In my growing-up years, one of my favorite moments during the Christmas season would happen the night of tree decorating. But it wasn’t the decorating itself as much as what would occur later — after everyone had scattered in another direction, or gone to sleep, when all that remained were me and the newly-lit tree with its sparkly tinsel and ornaments, there in the quiet…
I recall feeling in that bath of stillness as if all my cares had vanished, if only for a short while. Mesmerized by the lights, I’d allow my mind to take me away into another place; a world of hopeful wonder. And if I quieted down long enough, I would hear a small voice whispering. Nothing booming or even explicit. It was just a murmur of something indistinguishable but important all the same.
I can’t help but think how important those listening moments are during this time of year. There’s a strange dichotomy going on, however. We are experiencing one of the most stressful seasons culturally, and yet one of the most significant in terms of our needing to slow down and listen.
I’m trying really hard to listen. And this is no small task for someone prone to interrupting, especially if I’m passionate about something. I get excited and I want to forge ahead. But that’s not always the best course. Sometimes, only listening will do.
As writers, we’re so used to doing. We’ve become accustomed to having a goal — often a deadline — and putting all our energy toward meeting or even exceeding it. We are in motion even if only expending mental energy. The forward push keeps us going, going, going. The output is the goal.
But what about input? How do we fill back up so we’ll have something to give? That’s what I was doing as I sat on the couch in the dark, only Christmas lights shining, all those years ago. I was forcing myself to pause, and I was letting myself fill back up. That’s why it didn’t necessarily matter if the words I heard were completely formed. In the filling-up times, that’s not always the goal. Later, we can discern more clearly what it is we need to do, but in the filling-up phase, that’s not necessarily required.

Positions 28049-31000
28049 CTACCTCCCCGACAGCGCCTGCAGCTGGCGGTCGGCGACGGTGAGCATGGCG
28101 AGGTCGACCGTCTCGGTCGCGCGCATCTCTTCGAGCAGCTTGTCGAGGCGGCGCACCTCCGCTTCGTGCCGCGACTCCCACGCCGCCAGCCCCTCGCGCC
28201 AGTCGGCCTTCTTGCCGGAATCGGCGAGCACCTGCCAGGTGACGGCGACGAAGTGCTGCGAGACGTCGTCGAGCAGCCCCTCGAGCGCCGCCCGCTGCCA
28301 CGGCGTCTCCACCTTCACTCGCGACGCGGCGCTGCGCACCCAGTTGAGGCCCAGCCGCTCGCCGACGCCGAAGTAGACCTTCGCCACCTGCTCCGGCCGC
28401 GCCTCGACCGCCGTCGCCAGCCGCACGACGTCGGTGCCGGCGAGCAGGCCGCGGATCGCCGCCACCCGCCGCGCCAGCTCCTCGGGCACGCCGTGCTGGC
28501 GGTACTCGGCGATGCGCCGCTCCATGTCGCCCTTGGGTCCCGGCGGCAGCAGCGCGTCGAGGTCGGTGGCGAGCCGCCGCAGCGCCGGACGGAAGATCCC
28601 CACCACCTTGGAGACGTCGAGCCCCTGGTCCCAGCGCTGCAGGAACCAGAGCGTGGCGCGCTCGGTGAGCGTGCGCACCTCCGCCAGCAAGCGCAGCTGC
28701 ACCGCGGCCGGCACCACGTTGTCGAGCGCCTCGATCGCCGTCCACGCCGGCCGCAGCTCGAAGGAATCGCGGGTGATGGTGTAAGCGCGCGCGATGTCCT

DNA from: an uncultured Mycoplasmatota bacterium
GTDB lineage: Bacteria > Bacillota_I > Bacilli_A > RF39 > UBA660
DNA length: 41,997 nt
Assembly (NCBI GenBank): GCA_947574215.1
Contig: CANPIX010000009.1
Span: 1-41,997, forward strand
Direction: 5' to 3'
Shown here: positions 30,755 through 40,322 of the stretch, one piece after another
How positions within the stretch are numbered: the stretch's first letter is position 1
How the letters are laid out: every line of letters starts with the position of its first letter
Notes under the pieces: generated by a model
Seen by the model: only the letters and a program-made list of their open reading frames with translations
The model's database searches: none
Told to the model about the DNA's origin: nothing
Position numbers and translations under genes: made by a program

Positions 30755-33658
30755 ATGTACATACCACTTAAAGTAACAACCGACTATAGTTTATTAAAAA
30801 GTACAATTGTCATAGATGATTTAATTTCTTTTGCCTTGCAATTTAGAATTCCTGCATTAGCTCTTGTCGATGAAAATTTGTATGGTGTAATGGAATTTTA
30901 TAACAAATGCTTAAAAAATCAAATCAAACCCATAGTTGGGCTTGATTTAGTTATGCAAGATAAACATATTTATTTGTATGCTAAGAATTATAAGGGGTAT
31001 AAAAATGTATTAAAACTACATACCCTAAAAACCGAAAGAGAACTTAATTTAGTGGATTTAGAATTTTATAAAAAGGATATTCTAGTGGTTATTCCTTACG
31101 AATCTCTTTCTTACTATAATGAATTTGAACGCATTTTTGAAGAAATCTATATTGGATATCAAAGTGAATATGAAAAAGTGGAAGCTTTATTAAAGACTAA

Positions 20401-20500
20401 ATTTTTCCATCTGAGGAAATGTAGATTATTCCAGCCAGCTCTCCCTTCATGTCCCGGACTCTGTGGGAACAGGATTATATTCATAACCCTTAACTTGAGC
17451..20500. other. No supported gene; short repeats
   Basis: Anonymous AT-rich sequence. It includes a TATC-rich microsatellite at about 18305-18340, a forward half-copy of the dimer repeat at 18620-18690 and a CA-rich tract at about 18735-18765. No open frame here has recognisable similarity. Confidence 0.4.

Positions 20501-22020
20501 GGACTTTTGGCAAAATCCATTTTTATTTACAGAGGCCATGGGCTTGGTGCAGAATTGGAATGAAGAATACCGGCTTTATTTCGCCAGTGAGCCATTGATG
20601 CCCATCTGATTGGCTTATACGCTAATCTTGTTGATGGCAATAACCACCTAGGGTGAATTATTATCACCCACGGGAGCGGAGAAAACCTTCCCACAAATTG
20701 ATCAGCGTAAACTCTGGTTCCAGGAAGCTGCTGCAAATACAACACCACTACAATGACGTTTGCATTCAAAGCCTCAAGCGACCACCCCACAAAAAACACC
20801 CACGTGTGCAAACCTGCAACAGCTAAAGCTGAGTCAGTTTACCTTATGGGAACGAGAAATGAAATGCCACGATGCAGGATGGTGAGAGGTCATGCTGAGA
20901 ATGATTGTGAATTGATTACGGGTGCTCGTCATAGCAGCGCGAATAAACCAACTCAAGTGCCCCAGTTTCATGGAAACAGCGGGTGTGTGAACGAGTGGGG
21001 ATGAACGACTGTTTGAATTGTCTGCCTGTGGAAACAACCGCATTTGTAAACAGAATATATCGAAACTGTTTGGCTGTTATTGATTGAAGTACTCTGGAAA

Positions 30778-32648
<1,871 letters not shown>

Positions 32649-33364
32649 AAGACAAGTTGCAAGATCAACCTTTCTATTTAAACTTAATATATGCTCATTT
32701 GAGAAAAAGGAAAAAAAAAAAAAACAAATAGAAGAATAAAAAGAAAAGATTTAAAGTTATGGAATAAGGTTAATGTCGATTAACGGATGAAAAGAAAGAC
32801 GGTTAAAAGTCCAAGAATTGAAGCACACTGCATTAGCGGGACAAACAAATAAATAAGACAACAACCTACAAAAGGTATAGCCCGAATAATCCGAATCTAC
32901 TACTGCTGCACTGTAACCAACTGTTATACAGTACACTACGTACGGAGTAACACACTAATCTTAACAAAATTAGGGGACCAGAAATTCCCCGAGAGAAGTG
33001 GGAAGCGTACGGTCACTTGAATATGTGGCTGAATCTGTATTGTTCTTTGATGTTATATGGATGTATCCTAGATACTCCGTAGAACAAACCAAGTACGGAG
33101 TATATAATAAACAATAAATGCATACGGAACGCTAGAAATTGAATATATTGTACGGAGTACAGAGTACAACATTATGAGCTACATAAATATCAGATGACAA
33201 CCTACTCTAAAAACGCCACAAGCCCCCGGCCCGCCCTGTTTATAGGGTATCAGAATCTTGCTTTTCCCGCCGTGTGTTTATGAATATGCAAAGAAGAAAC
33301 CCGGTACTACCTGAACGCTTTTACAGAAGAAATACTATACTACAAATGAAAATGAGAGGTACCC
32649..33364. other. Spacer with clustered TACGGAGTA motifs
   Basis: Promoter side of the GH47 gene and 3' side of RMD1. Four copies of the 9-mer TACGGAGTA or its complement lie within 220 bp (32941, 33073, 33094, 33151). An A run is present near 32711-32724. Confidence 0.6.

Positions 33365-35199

I think of reading a good book as one way of filling up, of quieting our souls so that we might fill them up again. Praying can be another. Chatting with a friend and really entering into their world is yet another important way of listening during this season. It’s that experience of relationship that is so good for the soul. We don’t always even have to have an answer or come up with a solution. Nor do we have to be moving somewhere specific.
Oh, this is so much harder than it sounds. We are creatures of movement. But practicing the art of listening, or settling in with ourselves, is very important. Whether we’re listening for God’s voice or simply trying to purge our mind of frenzied thoughts, everyone — we writers included — need these pulling-back times.
Q4U: What is your favorite quiet sound? (After you’ve pondered that, see below for winner of the book giveaway mentioned two posts back).
The winner of M.B. Tosi’s book, The Sacred Path of Tears, is Mary Aalgaard! Congratulations Mary! (I think I know where to find you. :))